That’s good, you guys, I say, and I hate that I’m a little winded. I think that’s the longest distance I’ve gone in one stretch in a while. I got this.

Trey sets my overladen backpack inside my locker and gives me a quick grin as he leaves. See you at lunch.

Rowan hangs around for a second like she doesn’t want to leave. You sure you’re good?

I nod. Sure. Say hey to Charlie for me and I’ll see you after at the balls. Dot-com. I pause, realizing what I just said, and then we both make faces. At the car, I mean.

Okay. See ya. She heads back toward her hallway.

I turn to my locker to pull out a few books as the guy whose locker is next to mine says, Hey, Jules. Welcome back.

We’ve barely spoken before. This is weird.

Thanks, I say, suddenly shy. I take my coat off and go to hang it up, when I hear the voice that makes my thighs quake.

Catch you later, guys. Hey, Jules.

Before I can turn around, he’s turning me around, and then his gentle arms are hugging me, lifting my feet off the ground. Holding me. Right here in public. I let my coat fall from my fingers and I wrap my arms—cast and all—around his neck like it’s the most natural thing for me to do in the middle of a crowded high school hallway.

I missed you so much, he whispers into my hair, and the world goes quiet around us. My body pulses with energy and I can feel his warmth seeping into me.

I close my eyes and breathe, wishing everybody would just disappear.

He sets me back down and I look at his face for the first time in what seems like forever. He smooths my static hair and keeps a hand on my shoulder. The corner of his mouth turns up on one side, just the way I like it. But his eyes are tired.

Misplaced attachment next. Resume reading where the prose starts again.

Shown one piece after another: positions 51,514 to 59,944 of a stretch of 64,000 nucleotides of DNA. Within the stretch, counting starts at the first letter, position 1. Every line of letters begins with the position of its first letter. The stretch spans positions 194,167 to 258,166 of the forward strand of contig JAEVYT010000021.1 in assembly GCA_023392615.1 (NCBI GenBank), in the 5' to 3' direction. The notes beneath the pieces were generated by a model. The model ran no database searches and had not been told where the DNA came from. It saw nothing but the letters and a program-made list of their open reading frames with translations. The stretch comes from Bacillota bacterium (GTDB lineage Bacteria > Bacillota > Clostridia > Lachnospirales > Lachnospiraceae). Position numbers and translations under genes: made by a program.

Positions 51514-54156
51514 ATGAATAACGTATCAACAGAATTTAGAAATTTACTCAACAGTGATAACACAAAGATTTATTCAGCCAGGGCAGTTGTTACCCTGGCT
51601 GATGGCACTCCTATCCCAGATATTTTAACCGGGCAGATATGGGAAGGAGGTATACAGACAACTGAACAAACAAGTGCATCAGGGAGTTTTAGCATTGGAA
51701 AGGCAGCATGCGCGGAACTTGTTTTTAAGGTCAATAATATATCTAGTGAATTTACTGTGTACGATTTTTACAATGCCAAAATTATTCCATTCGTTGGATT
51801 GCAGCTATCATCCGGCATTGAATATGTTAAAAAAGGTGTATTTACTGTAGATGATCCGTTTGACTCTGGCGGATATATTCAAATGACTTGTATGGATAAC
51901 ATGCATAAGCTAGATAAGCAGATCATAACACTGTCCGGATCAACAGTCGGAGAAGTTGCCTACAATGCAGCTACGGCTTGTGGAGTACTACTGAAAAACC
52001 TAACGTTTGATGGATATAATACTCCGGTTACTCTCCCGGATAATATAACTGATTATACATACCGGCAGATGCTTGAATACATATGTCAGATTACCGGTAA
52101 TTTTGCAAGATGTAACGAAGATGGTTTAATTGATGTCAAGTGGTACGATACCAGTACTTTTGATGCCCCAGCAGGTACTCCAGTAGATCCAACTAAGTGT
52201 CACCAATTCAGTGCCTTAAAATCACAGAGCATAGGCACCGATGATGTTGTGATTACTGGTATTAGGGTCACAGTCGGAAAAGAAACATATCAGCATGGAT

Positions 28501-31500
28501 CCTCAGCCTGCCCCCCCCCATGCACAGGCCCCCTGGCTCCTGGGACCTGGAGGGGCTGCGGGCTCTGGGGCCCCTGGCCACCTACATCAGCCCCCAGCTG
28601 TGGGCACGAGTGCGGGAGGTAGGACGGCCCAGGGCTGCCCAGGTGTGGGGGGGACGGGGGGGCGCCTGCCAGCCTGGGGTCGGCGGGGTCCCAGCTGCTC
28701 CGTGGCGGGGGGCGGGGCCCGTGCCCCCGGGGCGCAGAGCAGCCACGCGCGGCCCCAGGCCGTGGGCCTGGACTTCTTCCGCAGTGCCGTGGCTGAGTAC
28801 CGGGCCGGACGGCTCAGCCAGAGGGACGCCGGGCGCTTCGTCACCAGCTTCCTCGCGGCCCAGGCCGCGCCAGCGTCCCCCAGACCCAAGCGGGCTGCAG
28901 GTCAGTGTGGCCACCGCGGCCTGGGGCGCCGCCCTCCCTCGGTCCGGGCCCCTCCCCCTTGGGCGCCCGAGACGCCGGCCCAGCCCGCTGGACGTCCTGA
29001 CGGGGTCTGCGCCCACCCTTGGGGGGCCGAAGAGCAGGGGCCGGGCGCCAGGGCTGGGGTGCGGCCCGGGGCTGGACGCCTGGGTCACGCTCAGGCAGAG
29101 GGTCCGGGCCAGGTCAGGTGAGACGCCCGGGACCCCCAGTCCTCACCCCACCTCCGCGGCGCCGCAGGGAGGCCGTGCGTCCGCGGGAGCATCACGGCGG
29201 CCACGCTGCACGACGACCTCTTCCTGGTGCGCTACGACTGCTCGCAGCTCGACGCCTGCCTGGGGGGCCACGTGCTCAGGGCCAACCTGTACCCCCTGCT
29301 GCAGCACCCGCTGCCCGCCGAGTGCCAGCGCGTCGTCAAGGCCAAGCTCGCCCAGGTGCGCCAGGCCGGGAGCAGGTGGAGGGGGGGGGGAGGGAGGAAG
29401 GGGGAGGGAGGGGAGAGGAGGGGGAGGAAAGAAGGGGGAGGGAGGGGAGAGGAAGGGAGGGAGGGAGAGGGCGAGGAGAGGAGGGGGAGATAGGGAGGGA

I missed you too, I say in a quiet voice, suddenly hyperaware of people staring at us, my former friend Roxie and her BFF Sarah among them. Which makes me feel really awkward, so I try to pretend they’re not there.

He observes the cast on my arm and smooths a thumb under the eye that used to be black. Nice, he says. He glances over one shoulder, then the other, gets a goofy smile on his face, and moistens his lips. I really want to kiss you, he says quietly near my ear. But I think we’re being cautious, or else he spotted a teacher, because instead of kissing me he just runs his thumb across my lips and looks at me so longingly it hurts.

Dang, I say, a little breathless. Where’s a stupid playground when you need one? This, uh, environment feels . . . awkward.

I wanna be your playground, he says in my ear, and I feel the heat rushing to my face. I can see he’s just messing around, flirting, but he stays close, like he can’t stand to have much space between us, and I like him there.

Rowr. I grin, but I’m preoccupied, searching his eyes, and the grin falls away. As he watches me watch him, his face changes, like he can read the question in my mind.

About that, he says,